Jamiat-e-Islami was emerged in 1972 led by former head of High Peace Council Burhanuddin Rabbani who was killed in 2011, following a terror attack, and his son Salahuddin Rabbani previously was the party’s Chief Executive.

By Ali Asghari and Shakib Mahmud 

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Lebanon’s Prime Minister-designate quits as country’s crisis deepens

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(Last Updated On: September 26, 2020)

Lebanon’s Prime Minister-designate Mustapha Adib resigned Saturday after failing to form a new government in the crisis-hit country. 

Adib was tasked with forming a new government last month after the resignation of Prime Minister Hassan Diab’s cabinet following the massive explosion in Beirut that caused widespread destruction across the city.

The blast came at a time when the country was reeling under a crippling economic crisis while dealing with the coronavirus pandemic.

Adib’s resignation is a blow to French President Emmanuel Macron’s bid to rally sectarian leaders to tackle the worst crisis since the nation’s 1975-1990 civil war.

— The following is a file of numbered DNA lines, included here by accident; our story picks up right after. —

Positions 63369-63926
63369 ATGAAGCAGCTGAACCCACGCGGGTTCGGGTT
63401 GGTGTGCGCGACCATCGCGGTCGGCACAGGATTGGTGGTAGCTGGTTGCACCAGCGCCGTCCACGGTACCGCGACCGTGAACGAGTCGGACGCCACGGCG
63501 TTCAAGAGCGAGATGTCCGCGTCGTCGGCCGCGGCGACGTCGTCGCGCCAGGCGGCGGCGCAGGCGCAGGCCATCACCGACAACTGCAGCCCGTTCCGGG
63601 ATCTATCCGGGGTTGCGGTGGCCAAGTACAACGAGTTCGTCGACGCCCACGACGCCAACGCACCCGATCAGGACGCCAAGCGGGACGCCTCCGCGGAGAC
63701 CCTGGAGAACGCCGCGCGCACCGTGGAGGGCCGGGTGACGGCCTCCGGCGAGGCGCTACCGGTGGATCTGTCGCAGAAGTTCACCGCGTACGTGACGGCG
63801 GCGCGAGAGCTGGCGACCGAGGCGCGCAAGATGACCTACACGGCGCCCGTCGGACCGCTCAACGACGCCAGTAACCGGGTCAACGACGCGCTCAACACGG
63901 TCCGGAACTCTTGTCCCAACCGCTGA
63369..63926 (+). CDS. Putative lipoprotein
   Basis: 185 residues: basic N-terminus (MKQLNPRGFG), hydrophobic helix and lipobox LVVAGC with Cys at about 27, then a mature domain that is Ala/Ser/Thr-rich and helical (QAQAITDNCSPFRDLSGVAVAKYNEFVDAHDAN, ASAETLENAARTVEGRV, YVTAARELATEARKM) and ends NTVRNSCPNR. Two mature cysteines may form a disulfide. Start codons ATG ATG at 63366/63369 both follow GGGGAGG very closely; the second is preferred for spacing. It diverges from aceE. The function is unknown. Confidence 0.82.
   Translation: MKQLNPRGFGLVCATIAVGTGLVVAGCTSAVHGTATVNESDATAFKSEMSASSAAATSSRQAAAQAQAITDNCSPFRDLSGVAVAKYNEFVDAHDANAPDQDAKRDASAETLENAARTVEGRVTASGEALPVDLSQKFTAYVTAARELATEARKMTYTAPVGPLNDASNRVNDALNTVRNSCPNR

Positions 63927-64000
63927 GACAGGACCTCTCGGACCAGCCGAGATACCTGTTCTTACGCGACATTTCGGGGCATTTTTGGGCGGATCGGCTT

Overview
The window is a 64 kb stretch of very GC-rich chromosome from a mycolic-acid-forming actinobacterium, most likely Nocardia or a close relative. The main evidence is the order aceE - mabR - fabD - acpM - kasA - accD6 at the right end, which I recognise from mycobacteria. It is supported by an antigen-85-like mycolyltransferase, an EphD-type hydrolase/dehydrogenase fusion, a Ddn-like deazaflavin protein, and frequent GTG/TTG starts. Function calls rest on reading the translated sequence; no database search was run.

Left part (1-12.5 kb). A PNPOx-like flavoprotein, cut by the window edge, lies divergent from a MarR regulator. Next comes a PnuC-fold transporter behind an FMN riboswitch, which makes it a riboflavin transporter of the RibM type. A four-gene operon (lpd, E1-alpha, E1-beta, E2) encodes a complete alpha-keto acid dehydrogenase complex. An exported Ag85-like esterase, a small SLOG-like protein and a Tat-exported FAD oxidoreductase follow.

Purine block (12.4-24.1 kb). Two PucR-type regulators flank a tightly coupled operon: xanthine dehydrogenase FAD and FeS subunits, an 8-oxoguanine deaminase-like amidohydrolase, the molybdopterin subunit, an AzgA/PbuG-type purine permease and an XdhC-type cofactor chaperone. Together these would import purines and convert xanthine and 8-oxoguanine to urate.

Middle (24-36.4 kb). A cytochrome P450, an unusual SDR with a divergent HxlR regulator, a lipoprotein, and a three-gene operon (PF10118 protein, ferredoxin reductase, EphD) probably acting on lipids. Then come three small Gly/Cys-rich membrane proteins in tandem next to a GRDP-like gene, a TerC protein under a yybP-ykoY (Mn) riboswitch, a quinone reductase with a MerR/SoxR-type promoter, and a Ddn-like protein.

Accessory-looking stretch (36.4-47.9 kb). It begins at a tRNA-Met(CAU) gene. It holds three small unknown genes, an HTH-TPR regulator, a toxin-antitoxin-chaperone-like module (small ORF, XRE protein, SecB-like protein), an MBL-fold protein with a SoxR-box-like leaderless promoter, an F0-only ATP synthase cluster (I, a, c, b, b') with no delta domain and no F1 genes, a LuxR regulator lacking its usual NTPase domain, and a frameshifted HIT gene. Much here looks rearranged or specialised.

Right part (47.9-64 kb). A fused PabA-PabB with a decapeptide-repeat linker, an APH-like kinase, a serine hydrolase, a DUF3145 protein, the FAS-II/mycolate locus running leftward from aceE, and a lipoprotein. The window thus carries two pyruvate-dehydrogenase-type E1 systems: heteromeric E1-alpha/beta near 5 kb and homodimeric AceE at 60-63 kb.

Adib’s appointment came after Macron intervened and secured a consensus on naming him in a country where power is shared between Muslims and Christians.

On Saturday, Adib told reporters he was stepping down after it became clear that the kind of cabinet he wished to form was “bound to fail”.

A source close to Macron reportedly said the situation that led to Adib’s resignation amounted to “collective betrayal” by political parties.

“It is indispensable to have a government capable of receiving international aid. France will not abandon Lebanon,” said the official.

Lebanon is in desperate need of financial assistance but France — the former colonial power — and others have refused to provide aid before serious reforms are made.